It’s the programming subscriptions that seem to be sticky with both the Expresso and the Peloton options, though customers who want new and refreshed content receive it continually with these subscription-based services. They’re both required and expensive, and without the programming the bike itself is just another piece of equipment, though the Peloton bike is much more limited than others without the accompanying programming. The Life Fitness ICG7 does not have an ongoing programming subscription requirement.
However, it seems to be the programming that has people talking, at least about Peloton. People often use words like “craze” and “cult” when referring to Peloton riders and instructors, and when the CEO of the company talks more about being in the television business than in the fitness equipment business, it leads one to wonder about the actual quality of the bikes themselves, especially since they’ve never before offered a commercial product.
The home-use Peloton bikes are hugely popular, even when the investment tops $2000-$3000 to get started. The commercial Peloton option just emerged in the Spring of 2017 with few alterations from the home bike to update some settings and software and switch out the pedals for commercial use. All the internal components and construction of the commercial bike is the same as the home unit, and the jury’s still out as to how this untested commercial entry will hold up. With roughly 500,000 bike owners, mobile app users and in-studio riders using Peloton, the company probably figures “if it ain’t broke…”
Well, that makes things even more interesting, especially when the premise of this discussion is to compare bikes for commercial use. Peloton bikes are expensive, but the services and content that is required on top of the bike purchase is even more so, especially for a bike that’s fairly limited to an indoor “spinning” experience. The Peloton content subscription can add $600 to as much as $2400 per year to the tab for a single bike. The Expresso also has a required programming subscription, but it’s about half this amount. Also, despite its overwhelming buzz factor, Peloton’s home bike doesn’t have many fans when it comes to equipment maintenance. Peloton has its own service company, so it can be difficult to reach an accessible technician in your area when you need them. With the commercial bike Peloton has created a competitive warranty to the Life Fitness ICG bike, covering 5 years on the frame and 3 years on the parts. As a new-on-the-market product up against commercial bike builders with established quality histories, time will tell how the Peloton stands up.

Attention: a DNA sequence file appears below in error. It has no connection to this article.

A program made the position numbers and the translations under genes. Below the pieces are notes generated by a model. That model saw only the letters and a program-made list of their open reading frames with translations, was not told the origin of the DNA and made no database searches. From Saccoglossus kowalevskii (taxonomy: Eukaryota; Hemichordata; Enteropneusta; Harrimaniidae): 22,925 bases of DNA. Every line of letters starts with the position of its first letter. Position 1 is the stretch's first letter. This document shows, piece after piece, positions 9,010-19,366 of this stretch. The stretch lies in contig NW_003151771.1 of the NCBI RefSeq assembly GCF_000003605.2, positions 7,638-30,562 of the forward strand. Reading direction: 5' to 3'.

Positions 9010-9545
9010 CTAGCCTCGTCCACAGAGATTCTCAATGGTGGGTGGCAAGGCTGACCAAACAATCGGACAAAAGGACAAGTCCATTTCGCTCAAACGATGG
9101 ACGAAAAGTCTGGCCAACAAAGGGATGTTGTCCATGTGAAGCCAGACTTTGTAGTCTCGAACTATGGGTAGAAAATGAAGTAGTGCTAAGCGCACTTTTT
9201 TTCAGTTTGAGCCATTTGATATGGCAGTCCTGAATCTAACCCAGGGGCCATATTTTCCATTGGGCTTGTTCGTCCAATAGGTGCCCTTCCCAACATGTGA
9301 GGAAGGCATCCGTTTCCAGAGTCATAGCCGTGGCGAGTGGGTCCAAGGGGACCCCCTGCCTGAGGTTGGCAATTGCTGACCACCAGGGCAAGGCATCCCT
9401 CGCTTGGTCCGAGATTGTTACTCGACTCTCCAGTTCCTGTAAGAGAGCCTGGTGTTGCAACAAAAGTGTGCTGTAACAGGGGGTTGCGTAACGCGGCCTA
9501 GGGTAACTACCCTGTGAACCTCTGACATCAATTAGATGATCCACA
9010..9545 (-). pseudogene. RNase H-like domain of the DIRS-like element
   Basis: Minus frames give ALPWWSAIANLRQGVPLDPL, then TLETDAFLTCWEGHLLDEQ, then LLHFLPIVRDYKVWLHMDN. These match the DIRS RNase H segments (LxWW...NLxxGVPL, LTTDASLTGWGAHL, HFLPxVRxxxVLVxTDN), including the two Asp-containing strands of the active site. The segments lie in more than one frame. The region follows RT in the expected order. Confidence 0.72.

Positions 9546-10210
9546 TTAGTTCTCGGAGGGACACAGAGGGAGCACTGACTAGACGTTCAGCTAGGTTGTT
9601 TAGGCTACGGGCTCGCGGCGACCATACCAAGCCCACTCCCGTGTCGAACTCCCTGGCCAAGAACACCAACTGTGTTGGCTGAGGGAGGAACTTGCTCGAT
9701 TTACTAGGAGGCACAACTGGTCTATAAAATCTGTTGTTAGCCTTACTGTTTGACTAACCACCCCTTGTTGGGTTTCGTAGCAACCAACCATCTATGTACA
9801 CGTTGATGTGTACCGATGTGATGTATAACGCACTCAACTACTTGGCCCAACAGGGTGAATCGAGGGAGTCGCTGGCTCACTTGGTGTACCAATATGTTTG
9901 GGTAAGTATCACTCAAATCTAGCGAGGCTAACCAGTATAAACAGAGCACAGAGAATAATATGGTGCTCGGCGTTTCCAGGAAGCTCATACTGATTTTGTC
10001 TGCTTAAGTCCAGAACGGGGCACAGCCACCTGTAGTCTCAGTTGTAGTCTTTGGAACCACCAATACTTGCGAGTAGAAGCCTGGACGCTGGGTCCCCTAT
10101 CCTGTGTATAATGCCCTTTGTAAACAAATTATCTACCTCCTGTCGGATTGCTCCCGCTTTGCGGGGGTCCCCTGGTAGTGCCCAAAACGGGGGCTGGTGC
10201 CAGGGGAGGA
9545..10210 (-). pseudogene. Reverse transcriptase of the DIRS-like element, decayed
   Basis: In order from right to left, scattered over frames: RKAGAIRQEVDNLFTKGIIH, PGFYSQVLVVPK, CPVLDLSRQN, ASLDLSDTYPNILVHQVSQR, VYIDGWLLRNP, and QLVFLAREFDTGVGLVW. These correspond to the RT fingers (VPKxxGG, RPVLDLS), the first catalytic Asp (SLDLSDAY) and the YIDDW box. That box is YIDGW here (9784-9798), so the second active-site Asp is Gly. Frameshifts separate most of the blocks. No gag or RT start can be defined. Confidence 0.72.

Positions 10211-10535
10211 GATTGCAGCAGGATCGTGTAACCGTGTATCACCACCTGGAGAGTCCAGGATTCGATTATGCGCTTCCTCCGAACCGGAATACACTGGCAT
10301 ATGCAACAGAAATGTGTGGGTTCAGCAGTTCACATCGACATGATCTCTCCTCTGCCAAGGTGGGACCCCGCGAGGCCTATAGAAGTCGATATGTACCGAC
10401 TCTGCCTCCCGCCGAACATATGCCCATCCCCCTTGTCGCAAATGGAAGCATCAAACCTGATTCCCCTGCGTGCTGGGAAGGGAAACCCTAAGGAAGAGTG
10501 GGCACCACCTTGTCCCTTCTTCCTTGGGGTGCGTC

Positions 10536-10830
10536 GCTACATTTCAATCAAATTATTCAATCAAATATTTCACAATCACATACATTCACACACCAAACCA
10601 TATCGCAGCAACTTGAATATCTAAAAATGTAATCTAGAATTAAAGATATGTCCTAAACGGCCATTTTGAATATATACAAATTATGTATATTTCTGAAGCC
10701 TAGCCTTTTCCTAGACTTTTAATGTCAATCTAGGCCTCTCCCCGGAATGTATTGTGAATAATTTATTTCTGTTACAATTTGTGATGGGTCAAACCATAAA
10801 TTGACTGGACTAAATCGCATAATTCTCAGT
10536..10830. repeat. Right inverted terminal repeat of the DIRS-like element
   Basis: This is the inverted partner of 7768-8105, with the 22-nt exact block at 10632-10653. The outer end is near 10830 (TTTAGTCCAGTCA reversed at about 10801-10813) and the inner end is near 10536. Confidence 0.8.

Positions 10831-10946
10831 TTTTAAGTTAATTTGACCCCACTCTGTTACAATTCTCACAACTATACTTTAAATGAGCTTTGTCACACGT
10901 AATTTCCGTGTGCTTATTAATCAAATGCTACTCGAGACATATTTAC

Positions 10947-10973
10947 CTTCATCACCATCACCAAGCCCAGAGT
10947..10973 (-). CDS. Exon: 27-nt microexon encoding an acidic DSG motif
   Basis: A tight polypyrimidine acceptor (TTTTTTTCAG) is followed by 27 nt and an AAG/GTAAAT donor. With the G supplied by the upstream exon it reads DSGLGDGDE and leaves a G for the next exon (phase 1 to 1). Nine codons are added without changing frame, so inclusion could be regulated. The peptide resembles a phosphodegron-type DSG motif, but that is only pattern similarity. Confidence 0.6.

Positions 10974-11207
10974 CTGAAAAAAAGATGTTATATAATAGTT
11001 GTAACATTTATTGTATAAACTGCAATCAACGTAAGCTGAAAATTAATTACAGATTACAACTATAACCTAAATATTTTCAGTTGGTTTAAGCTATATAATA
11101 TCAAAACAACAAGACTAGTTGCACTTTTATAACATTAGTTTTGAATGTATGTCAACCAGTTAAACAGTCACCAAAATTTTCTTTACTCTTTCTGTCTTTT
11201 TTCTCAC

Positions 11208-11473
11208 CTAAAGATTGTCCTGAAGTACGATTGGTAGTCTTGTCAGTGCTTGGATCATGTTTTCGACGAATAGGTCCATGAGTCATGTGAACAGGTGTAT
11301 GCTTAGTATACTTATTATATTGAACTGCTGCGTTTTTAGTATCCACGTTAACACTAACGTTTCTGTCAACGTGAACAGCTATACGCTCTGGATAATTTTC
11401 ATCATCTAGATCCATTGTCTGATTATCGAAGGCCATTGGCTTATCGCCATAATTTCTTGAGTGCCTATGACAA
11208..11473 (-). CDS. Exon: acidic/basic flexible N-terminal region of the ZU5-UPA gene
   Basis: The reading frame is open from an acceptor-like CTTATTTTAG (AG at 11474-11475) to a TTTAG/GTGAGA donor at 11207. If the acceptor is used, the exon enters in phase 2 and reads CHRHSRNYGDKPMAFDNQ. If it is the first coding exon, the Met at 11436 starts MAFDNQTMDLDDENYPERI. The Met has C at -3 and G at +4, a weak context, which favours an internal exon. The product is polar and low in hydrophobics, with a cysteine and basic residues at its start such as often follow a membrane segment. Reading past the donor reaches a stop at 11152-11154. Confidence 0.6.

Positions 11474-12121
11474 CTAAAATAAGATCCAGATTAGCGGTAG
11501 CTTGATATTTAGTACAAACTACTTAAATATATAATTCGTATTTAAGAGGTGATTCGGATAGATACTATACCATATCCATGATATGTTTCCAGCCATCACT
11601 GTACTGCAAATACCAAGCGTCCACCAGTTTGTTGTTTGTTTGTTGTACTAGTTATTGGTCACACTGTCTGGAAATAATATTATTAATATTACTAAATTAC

However, Peloton itself admits that they’re primary focus is not building and selling a quality fitness bike. Founders and followers alike have trouble classifying Peloton as a fitness company, as they’re much more focused on video production and an “America’s Got Talent” search for charismatic hosts that call out riders to motivate them. While there are dozens of free fitness apps that cater to biking experiences and leader boards, according to the Verge it’s the content services that make money for Peloton, eluding to the fact that Peloton’s bike fades to average or worse without the “services” that fuel the brand’s cult-like following.
The leader board, music, culture and community that Peloton relies on are its primary claim to fame. Instructors have been profiled in the New York Times, Richard Branson is said to be a fan, and the studio where the classes are held is described by founder and chief executive John Foley as a “television streaming facility filming fitness content.” Now, it is possible to get the Peloton app for use on any bike for $13 per month, but it’s said to be a “lesser experience”, and the app lives among several other bike training/coaching/virtual environment apps like CycleCast, Beat Burn, ACTIVEx, Zwift or even the free Fitness Builder option profiled in the Wall Street Journal, and that’s just naming the top few in the space.
So, back to the bike equation, there are a number of trends and non-equipment “fad factors” that are driving interest to brands like Peloton, which is competing with established experts like Life Fitness ICG, Expresso and others who base their businesses on superior quality commercial equipment. If you’re looking for an adaptable, lasting, interactive, technology-integrated stationary commercial bike with a solid warranty and available service team, make sure you look at more than compelling advertising and soap-opera-like fan followings before you decide to invest thousands of dollars. For most, this is not an impulse buy.